2His disciples asked him, "Rabbi, who sinned, thisman or his parents, that he was born blind?"
1. The disciples were products of their time, and they assumed, as was the custom of the day, that all tragedy was the result of some sin. They were interested in knowing just who did the sin that produced a baby that was born blind. It was a terribletragedy to the parents and the child, and so somebody had to be really guilty of something seriously evil. This kind of thinking never goes away, and so even thoughthey had the book of Job that should have put an end to this thinking, they are stilllocked into a false view of suffering. The fact is, the parents and grandparents of thischild may have been far more godly and sin free than the majority of people who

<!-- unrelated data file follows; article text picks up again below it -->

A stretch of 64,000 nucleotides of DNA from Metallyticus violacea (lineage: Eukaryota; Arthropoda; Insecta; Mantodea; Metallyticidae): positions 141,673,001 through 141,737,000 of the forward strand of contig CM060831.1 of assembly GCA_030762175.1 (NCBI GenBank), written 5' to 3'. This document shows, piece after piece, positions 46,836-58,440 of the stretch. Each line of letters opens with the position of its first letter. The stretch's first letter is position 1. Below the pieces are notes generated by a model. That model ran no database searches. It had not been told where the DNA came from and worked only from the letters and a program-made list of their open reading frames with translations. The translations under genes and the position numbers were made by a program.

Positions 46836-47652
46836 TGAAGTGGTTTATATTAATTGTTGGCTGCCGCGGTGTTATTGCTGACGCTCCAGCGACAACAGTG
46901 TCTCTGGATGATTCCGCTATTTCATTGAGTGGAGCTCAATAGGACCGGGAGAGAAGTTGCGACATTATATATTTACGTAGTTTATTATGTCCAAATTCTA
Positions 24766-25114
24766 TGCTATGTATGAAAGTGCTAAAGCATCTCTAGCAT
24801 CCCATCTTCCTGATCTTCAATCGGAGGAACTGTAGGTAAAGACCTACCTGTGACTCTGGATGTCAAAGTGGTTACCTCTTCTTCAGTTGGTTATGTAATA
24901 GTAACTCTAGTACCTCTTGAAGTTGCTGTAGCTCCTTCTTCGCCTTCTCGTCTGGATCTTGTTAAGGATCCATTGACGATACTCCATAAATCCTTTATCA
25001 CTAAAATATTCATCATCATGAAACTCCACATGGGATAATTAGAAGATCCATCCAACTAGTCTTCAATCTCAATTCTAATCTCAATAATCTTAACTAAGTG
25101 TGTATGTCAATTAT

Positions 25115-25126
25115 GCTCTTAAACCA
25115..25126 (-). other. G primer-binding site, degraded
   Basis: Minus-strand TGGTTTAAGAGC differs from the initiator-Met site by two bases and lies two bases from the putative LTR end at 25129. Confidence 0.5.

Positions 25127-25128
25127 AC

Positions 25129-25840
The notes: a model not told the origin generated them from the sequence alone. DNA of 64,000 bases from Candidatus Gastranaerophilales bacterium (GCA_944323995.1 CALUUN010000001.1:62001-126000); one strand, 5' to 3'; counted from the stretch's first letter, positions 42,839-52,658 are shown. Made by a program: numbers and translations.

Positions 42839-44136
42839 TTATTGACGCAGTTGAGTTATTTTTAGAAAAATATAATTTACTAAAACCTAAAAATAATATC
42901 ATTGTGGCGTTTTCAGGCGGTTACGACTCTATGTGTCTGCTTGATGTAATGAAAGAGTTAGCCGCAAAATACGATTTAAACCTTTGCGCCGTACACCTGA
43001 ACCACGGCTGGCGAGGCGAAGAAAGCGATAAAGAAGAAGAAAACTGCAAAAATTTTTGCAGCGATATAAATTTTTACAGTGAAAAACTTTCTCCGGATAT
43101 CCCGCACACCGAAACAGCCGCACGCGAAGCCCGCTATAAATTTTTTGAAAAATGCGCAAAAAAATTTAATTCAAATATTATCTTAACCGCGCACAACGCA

had perfectly normal children. The blindness had nothing to do with any personalsin of the child or someone among its relatives. Bad things happen to good people allthe time, and they have no connection with sin in their lives. These disciples aretypical of either/or people at this point. They only have two options. Is it the parentsof the man himself. This type of thinking also leads to many false conclusions in life.Quite often their is a third alternative, as is the case here, but people do not considerthat as an option, and so the choose one of just two and make the wrong choiceeither way. Jesus is constantly rejecting either/or, and black or white issues by givinga third way of seeing things.1b. James Forbes writes, "Now Jesus was upset with that question they were askinghim. How disappointing the question was. Had the disciples not heard earlier in theday how Jesus was eager to silence the sin patrollers who had brought that woman just to judge her? Had he not condemned the judgmental spirit about holdingtraditional understandings so tightly that they are more important than mercy andcompassion? Hadn't Jesus told the people, "Don't be so zealous for righteousnessthat you are willing to condemn everybody who is different from yourself." So canyou feel Jesus' disappointment? "Not my own disciples, the ones who have beenlearning from me these years." How could they now be like the canine crew at thecontrols for customs on the conveyer belt where the dogs are sniffing franticallytrying to find some contraband? Could it be that Jesus' advocates are as blind as hisadversaries regarding what Jesus stands for and why he had been sent into theworld?"2. One could answer the question, “Who sinned?” by saying Adam and Eve, for itwas a fallen world where many bad things can happen because it is fallen due totheir sin, but this was not what the disciples were getting at. They wanted to see adirect link to someone’s sinful acts and this blind child. They wanted to hear that themother had an affair, or that the parents had sex on the Sabbath, or some otherlogical reason for this child being cursed with blindness. They had simplistic mindsthat saw life as black and white, with a clear link between suffering and sin.3. A few quotes from my sermon on this passage will illustrate the folly of asking thisquestion about anyone's suffering. To read the whole sermon go tohttp://glennpease.250free.com/ISSUES_OF_SUFFERING.htmShow me a simple solution to the problem of suffering, and I will show you a heresythat will fit neither the revelation of God, nor the experience of man. The Jews had asimple answer to suffering that was superficial. If you are good you will be happy,and if you are not happy, you are not good. Simple solutions are none the less themost popular and widely held by the intelligent and ignorant alike. Here are thedisciples of Christ who are hand picked by the Master Himself, and they viewsuffering with the same old worn out theory held by the friends of Job. Theyassume that such a terrible fate as being born blind had to be the result of somebody's sin. It was so logical and obvious to them that they did not even see thecruelty of it. They are asking, who is guilty for such an awful thing: His parents or